Are there nutritional supplements that can make you smarter?
Cognitive enhancing substances such as amphetamine and modafinil have become popular in recent years to improve acute cognitive performance particularly in environments in which enhanced cognition or intelligence is required. Nutraceutical nootropics, which are natural substances that have the ability to bring about acute or chronic changes in cognition have also been gaining popularity in a range of settings and applications including the workplace, driving and in the amelioration of age related cognitive decline. Huperzine A, Vinpocetine, Acetyl-l-carnitine, Rhodiola Rosea and Alpha-lipoic Acid are popular nutritional supplements that have shown promising benefits in improving a range of biological (e.g., blood flow, anti-inflammatory, anti-oxidant, and direct neurotransmitter effects) and cognitive processes from in vitro, animal and human clinical research. We report here the first human randomized clinical trial for cognition in which we administer a combination of Huperzine A, Vinpocetine, Acetyl-l-carnitine, R. Rosea and Alpha-lipoic acid (called Ceretrophin) vs placebo. Sixty participants (40 females and 20 males, with a mean age of 45.4 years, SD = 12.6) completed either the odd or even items from the Raven Advanced Progressive Matrices (APM) at baseline and the opposite odd or even items at week 4 after consuming either the combination nootropic or placebo. A significant study visit (time) × treatment condition interaction was found: F (1, 57) = 7.279, p = 0.009, partial η2 = .113, with paired samples t-tests revealing a significant improvement in mean APM score from baseline to retest (week 4) (t(34) = − 4.045, p < .001) for the Ceretrophin™ group. Improvements in APM scores could be attributed to the active intervention over the placebo, indicating that the treatment improved general intelligence. Implications for improving our understanding of the biological basis of intelligence and pharmacologically improving human cognition are discussed.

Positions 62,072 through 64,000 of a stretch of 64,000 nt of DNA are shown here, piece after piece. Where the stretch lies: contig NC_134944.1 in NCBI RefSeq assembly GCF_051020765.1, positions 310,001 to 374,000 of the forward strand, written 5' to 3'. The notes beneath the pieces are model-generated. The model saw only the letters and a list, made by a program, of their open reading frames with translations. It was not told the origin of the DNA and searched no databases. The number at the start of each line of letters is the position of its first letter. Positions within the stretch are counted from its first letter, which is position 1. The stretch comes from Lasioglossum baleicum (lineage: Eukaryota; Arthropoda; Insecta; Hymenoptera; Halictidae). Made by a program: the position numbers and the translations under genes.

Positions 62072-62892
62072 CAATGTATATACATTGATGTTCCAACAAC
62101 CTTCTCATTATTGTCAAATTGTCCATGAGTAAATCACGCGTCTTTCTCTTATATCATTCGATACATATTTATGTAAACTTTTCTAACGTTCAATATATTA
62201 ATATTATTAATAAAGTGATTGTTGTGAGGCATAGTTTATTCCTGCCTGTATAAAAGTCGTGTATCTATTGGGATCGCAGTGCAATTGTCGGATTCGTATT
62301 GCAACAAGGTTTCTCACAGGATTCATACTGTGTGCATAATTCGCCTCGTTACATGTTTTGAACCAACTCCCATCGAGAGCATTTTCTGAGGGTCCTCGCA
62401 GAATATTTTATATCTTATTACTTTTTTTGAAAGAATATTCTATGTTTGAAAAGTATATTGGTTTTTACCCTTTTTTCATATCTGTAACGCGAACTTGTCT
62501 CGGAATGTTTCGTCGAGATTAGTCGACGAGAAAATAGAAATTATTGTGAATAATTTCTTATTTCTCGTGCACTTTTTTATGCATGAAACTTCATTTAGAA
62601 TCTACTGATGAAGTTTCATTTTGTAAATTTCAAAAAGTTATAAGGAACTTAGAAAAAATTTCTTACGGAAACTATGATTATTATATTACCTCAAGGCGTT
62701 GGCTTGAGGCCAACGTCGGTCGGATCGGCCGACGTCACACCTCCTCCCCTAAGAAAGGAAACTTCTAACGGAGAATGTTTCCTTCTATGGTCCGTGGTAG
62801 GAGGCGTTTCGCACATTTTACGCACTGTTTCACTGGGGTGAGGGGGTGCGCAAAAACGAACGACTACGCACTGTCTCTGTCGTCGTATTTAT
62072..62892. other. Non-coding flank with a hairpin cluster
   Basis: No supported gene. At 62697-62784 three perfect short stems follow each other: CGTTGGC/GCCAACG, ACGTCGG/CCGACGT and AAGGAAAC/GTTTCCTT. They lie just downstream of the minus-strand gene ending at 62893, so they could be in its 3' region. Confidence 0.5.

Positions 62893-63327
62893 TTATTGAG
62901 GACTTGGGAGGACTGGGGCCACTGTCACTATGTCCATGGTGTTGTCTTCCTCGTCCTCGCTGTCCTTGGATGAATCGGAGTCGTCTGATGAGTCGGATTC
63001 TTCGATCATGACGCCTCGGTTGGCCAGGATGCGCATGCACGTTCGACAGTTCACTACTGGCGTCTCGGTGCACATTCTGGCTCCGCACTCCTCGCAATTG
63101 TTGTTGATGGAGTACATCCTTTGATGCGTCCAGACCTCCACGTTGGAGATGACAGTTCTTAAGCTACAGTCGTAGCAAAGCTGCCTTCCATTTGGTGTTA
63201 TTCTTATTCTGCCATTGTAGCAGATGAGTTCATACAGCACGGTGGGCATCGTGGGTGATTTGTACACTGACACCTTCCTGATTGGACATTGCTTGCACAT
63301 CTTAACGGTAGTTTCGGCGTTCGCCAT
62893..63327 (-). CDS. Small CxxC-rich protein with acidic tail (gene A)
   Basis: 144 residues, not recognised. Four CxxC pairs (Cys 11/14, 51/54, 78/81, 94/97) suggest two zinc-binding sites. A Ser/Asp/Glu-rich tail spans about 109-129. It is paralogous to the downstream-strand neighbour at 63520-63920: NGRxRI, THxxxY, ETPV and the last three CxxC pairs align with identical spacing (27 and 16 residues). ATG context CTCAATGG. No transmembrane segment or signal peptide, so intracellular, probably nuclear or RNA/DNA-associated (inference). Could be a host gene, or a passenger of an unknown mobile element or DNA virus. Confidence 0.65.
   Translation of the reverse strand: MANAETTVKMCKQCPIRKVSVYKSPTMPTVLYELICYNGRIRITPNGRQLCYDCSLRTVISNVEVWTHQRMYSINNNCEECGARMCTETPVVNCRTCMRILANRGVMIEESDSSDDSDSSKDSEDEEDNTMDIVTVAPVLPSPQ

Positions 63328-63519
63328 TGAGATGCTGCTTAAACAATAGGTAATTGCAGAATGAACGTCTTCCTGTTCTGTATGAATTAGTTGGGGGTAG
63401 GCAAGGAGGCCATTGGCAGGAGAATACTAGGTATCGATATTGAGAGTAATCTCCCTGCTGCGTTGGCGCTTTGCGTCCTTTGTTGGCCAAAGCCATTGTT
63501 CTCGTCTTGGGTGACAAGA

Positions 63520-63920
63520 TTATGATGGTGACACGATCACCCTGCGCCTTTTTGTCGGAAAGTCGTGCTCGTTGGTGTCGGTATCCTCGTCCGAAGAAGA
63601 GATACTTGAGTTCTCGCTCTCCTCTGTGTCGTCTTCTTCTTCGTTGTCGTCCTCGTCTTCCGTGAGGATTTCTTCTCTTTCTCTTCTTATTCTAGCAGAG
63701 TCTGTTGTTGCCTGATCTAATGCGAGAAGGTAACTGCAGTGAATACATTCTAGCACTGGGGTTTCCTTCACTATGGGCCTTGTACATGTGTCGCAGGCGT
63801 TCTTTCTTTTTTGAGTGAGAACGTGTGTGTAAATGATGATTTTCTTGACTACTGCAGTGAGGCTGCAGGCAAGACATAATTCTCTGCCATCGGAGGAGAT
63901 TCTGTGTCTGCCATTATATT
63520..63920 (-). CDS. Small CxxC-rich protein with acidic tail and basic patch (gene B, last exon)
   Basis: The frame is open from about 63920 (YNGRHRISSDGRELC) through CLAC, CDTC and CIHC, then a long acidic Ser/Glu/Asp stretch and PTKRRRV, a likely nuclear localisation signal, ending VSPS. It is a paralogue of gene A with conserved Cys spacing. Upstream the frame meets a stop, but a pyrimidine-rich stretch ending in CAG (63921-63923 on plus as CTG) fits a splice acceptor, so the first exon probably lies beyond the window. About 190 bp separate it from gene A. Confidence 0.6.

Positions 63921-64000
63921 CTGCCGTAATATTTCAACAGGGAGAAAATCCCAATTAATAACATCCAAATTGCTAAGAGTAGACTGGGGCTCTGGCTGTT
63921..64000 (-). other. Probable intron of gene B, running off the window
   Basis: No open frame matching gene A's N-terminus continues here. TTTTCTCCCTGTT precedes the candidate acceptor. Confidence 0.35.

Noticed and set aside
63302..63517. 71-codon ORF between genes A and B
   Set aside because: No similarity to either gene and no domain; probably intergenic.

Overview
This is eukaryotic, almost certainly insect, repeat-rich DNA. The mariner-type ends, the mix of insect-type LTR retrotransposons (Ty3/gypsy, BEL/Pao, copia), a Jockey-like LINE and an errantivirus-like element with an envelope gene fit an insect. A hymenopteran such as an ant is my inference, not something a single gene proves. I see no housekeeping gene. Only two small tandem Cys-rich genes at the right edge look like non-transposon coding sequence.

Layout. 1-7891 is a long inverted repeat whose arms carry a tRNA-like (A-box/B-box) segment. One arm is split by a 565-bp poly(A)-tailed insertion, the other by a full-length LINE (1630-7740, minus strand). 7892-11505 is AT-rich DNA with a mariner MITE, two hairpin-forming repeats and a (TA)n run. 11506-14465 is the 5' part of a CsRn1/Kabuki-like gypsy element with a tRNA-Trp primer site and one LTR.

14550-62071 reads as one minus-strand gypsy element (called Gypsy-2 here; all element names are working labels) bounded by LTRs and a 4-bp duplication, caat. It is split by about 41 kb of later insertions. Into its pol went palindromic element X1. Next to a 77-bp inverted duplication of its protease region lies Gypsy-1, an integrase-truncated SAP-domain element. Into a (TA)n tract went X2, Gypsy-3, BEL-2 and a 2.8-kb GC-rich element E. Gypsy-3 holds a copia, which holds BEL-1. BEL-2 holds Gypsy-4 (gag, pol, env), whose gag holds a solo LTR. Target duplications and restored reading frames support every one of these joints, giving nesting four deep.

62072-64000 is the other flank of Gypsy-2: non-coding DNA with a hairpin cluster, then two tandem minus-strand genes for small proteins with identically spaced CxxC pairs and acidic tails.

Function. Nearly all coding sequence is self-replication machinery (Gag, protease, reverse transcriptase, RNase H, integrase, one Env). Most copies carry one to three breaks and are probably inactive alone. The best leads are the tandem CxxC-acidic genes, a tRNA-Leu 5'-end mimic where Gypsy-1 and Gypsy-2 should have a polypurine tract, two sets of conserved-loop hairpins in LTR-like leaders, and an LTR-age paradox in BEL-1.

Source: “Improving general intelligence with a nutrient-based pharmacological intervention” from Intelligence
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